But why would she, when tomorrow they were taking ship for Calais?

* * *

The wind was strong up on the deck, but Emily couldn’t bear to go below. It had been so long since she had been to sea, and the noise of it, the wind, the shouting. It was almost enough to believe she was coming up the river into Kotah on her return to Jaipur. Perhaps it had only been a short visit to Bombay, and her parents were waiting for her at home. Perhaps she had never come to this cold grim place, never lost everyone dear to her.

She clung to the ropes, leaning into the spray, heedless of the way it soaked her sleeves and spattered her face.

“Excuse me, Miss.”

Emily turned, surprised, to see a young man in the uniform of a Naval Officer, a lieutenant, if she was correct, standing behind her, awkwardly holding out a coat.

“I couldn’t help but see you standing there, and I thought… if, perhaps, you intended to stay, you would be more comfortable…”

He was handsome, sun-bleached straw-colored hair, bound into a tail that ran down his back, and blue eyes set in a tanned face. His blue coat was cut well around his broad shoulders, and he seemed to be unable to help the embarrassed shy smile that crossed his face as he offered the coat again.

“Thank you, Officer, but I couldn’t.”

“Please. It is… offensive to my sensibilities for me to see a girl standing around wet to the bone in such vile weather. If it were my own sister, I would not be any less horrified.”

Emily shivered, and awkwardly reached out to take it. It was probably entirely the wrong thing to do, but she was beginning to freeze and didn’t want to leave quite yet. “You have a sister?”

“Three, I believe, though I haven’t been home recently enough to know for certain.”

Emily looked at him curiously, and laughed. “You don’t know for certain?”

“I’m actually on my way to meet my family in Paris, so I should find out soon. But my mother died nearly eight years ago now, and she was the only one who bothered to write to me while I was aboard ship, so I have been without news for a long time.”

“I’m sorry. You didn’t… come home for her funeral?” It was a rather impertinent question, and Emily wished it unsaid the moment it had come out of her mouth.

“I was in India at the time. The date had already passed, by the day I received the news.”

“You were in India?” He nodded. “I was just…” Emily flushed, embarrassed. “Imagining that we were coming into Kotah rather than Calais. Coming home.”

He looked at her, blue eyes soft. “I was in Kotah once, though the river was so dry the boat couldn’t fit up the whole way, and we had to leave her in the last pond and row the damn jollyboat twenty leagues and walk the last one to get our cargo there.”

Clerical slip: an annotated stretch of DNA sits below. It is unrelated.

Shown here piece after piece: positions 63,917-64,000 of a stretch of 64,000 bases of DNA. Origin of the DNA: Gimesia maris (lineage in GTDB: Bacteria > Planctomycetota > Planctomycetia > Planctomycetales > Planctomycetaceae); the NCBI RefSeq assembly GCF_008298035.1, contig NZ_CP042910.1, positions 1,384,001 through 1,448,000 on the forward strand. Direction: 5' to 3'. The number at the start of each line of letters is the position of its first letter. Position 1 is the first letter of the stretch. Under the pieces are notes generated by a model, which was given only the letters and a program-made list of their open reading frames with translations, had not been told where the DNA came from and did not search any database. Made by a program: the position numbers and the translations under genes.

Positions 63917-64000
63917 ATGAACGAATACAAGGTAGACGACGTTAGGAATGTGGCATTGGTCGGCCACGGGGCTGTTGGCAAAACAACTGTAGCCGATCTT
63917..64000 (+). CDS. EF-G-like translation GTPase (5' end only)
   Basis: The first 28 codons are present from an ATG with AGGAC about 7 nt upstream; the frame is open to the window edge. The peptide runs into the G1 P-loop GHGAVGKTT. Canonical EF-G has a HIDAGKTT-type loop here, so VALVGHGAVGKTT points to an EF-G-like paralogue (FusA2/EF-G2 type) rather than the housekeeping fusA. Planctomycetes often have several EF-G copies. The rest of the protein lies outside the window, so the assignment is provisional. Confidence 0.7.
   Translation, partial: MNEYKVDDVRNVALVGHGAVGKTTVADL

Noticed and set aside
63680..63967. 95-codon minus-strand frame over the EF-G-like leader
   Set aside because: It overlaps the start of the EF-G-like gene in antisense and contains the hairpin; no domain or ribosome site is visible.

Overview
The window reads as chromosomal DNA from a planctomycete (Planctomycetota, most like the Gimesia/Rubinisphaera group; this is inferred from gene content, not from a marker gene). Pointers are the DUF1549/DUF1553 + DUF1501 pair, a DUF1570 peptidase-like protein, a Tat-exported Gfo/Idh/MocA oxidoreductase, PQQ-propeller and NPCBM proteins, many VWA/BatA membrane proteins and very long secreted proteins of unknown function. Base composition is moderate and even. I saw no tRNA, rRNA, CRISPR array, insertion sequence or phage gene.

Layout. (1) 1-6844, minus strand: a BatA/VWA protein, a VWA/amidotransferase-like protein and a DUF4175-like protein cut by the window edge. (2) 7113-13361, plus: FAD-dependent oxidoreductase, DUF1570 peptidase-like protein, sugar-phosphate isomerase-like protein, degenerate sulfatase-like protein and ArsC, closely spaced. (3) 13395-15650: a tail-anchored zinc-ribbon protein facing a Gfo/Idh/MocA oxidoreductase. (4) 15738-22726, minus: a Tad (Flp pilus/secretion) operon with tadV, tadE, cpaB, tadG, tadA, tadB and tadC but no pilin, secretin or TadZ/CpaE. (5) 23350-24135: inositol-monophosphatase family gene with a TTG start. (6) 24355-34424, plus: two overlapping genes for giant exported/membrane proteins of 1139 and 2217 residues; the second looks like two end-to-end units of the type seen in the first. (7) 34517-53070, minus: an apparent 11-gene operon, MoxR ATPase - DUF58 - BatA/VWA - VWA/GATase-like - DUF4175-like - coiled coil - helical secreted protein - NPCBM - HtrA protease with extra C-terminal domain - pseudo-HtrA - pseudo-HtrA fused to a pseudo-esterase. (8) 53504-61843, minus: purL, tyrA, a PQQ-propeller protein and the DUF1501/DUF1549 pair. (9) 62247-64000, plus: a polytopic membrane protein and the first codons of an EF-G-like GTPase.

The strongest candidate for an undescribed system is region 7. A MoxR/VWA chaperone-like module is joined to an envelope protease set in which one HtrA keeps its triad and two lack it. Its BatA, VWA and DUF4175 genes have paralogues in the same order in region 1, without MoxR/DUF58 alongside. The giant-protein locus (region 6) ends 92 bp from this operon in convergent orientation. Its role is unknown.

Emily’s eyes widened. She had heard that story before. “When was this?”

“Oh, my first voyage, I think, because I was sick for a month. I wasn’t even eleven yet. But our cargo, the new governor and his wife were kind to me, and let me be sick in their cabin.” He plucked out his watch from his pocket. A small gold colored crescent with a glittering stone set in it dangled beneath it. It hung like an exotic fob, clinking against the chain. “The governor gave me this, a souvenir from his time in the war with France in Bengal. He said it would help me feel better.”

Emily stared at it and when he offered she cupped it in her palm and wished that objects carried the memories and people with them that they had touched. “They were my parents,” she said, unable to be uncertain.

“The Governor Prentiss, and his wife?”


He smiled sadly. “Then, in a way, I suppose we have been introduced. I am Christian Frost, Lieutenant, thought currently unassigned and on half-pay.”

“Emily Prentiss,” she answered back in kind. “Orphan, currently under the protection of the Lady Adler.”

“You’re Lady Adler’s companion?” he looked shocked, and she was surprised. “Oh.”

“Yes,” said Emily, not willing to apologize for something she didn’t understand.

He smiled awkwardly. “I’m sorry. It was just a surprise. I have heard many strange things about her, but I am certain that she is not nearly as unusual as rumors would make it seem.”

“I don’t know,” Emily said, matter-of-factly. “She is a rather unusual lady.”

The bells rang out as the hourglass was turned and Emily blinked, calculating in her head. “Oh, is it that late already? I need to be there to read during tea.” She slipped out of the coat and offered it back. “Thank you very much, Lieutenant Frost.”

“You’re welcome,” he called after her, as she ducked under the beam. “Miss Prentiss.”

* * *

Stay tuned for the thrilling next installment, in which Miss Emily discovers Paris, and comes upon various secrets that she might be better for forgetting.

criminal minds, extraordinary gentlewoman, x-men, au, emma/emily